Investors trade more than they used to. Often these buy and sell decisions are emotional responses to market volatility — an attempt to limit losses in choppy markets. We believe an investor should rarely, if ever, make adjustments to their portfolio based upon an emotional response to the market. Rather, an investor should have a long-term asset allocation plan that was prepared based upon their goals and risk tolerance and have the discipline to stick to the plan in bull or bear markets.
Over the past 50 years studies show that an investor’s holding period has declined significantly. Yet, individuals are living longer and it is not uncommon for a retiree to have over a 30-year period of time where their money must be working for them. The charts below clearly illustrate the power of longer holding periods when it comes to minimizing downside risk. Simply, the longer you extend your time horizon, the less likely you’ll experience a loss over that holding period. We ran data from 1979, since that is the first year for data availability for the MSCI EAFE Index, through 2014. Take a look at the S&P 500’s performance over rolling calendar year periods:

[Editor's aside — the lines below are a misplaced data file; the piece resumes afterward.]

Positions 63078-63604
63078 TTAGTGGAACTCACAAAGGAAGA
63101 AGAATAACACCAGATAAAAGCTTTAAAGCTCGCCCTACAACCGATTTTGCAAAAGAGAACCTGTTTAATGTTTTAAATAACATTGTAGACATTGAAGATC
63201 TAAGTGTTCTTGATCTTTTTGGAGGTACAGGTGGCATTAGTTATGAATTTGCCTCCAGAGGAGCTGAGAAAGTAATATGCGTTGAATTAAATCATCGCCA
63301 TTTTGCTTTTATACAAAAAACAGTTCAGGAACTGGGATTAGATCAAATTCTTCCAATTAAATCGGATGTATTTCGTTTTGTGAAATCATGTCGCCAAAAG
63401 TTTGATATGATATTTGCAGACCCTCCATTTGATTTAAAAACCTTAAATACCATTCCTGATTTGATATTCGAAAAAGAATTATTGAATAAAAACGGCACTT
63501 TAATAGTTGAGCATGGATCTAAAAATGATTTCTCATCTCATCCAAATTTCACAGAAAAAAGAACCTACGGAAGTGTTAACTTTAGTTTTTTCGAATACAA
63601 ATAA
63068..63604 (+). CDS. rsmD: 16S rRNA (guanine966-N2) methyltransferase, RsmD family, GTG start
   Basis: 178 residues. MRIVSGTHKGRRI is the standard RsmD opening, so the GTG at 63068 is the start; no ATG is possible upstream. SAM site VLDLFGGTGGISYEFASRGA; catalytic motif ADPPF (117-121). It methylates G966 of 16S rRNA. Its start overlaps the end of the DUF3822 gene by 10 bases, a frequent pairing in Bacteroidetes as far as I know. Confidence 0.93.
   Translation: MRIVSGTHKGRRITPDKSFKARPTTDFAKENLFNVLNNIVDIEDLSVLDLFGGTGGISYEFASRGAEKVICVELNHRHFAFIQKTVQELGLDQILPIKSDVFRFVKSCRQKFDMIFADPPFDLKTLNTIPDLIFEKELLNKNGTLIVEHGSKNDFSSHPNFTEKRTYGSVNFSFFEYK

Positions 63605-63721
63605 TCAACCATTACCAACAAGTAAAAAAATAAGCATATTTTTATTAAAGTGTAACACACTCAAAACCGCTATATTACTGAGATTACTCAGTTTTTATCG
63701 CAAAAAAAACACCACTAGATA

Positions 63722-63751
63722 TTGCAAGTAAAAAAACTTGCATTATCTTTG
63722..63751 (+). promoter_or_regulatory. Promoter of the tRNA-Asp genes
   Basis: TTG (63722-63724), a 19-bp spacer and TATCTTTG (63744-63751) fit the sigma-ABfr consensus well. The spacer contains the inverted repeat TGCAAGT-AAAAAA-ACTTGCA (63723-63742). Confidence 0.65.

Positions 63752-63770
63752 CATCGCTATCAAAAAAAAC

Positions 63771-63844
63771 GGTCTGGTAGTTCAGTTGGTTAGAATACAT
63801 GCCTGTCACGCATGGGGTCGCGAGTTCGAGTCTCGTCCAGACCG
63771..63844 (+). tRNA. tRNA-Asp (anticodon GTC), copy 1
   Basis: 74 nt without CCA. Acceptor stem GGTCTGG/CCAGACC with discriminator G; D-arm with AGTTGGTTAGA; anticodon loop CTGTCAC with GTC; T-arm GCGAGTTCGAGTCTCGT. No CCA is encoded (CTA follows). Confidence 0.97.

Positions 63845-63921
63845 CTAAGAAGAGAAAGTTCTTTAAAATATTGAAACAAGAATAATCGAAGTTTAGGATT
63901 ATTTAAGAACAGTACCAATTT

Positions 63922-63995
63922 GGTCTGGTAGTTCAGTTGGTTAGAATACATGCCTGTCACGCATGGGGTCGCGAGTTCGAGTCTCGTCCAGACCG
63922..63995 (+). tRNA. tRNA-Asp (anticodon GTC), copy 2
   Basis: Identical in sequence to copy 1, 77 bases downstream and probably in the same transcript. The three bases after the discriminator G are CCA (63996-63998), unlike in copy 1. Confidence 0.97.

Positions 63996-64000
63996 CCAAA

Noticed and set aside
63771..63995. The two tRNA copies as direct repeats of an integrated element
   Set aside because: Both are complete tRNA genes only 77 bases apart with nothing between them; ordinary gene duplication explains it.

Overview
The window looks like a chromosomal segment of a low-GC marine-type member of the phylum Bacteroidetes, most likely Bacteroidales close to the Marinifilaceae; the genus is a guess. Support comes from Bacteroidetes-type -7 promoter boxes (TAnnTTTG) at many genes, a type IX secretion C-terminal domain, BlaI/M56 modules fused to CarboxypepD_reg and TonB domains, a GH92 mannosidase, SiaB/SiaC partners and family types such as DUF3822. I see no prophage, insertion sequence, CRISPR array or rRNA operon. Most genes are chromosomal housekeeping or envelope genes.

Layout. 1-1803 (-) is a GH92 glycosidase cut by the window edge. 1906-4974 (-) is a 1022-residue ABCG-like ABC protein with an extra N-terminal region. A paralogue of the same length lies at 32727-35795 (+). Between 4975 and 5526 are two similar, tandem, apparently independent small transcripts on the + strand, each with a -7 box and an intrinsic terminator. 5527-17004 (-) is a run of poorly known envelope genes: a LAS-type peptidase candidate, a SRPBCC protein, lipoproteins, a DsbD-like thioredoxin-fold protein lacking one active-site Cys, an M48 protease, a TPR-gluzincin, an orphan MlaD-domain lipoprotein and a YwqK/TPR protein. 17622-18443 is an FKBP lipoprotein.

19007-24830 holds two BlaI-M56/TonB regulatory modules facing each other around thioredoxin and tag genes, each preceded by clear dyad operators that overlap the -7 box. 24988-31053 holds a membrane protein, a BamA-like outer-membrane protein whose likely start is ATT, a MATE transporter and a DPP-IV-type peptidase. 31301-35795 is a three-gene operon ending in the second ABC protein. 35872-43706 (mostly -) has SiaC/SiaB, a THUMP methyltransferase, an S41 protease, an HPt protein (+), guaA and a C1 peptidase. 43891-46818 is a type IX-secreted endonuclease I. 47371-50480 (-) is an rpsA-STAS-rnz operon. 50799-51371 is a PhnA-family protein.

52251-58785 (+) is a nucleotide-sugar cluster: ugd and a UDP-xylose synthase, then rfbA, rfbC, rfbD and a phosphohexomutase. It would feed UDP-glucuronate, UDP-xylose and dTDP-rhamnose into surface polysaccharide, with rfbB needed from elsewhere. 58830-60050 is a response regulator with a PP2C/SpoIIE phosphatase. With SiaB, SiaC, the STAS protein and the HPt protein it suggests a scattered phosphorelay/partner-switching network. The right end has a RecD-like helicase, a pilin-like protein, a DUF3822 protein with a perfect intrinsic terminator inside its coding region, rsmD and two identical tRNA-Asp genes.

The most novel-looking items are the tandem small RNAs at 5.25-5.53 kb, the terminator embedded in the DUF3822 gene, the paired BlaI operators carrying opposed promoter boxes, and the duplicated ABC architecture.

S&P 500 Index (Annualized Total Returns)
Also, the chart below illustrates the additional benefits diversification can bring. This moderate mix of 40% 5-Year Treasury Bills, 20% S&P 500 Index, 20% Russell 2000 Index and 20% MSCI EAFE Index shows less volatility in the short-term than the S&P 500. This highlights the importance of understanding one’s risk tolerance but should also be used in conjunction with your advisor in discussing one’s goals and alternative paths to take to reach them.
Diversified Moderate Portfolio (Annualized Total Returns)
We suggest that investors consult a trusted advisor to help them develop a long-term strategic asset allocation that can be utilized in all markets or at least until an investor’s goals and time frame change.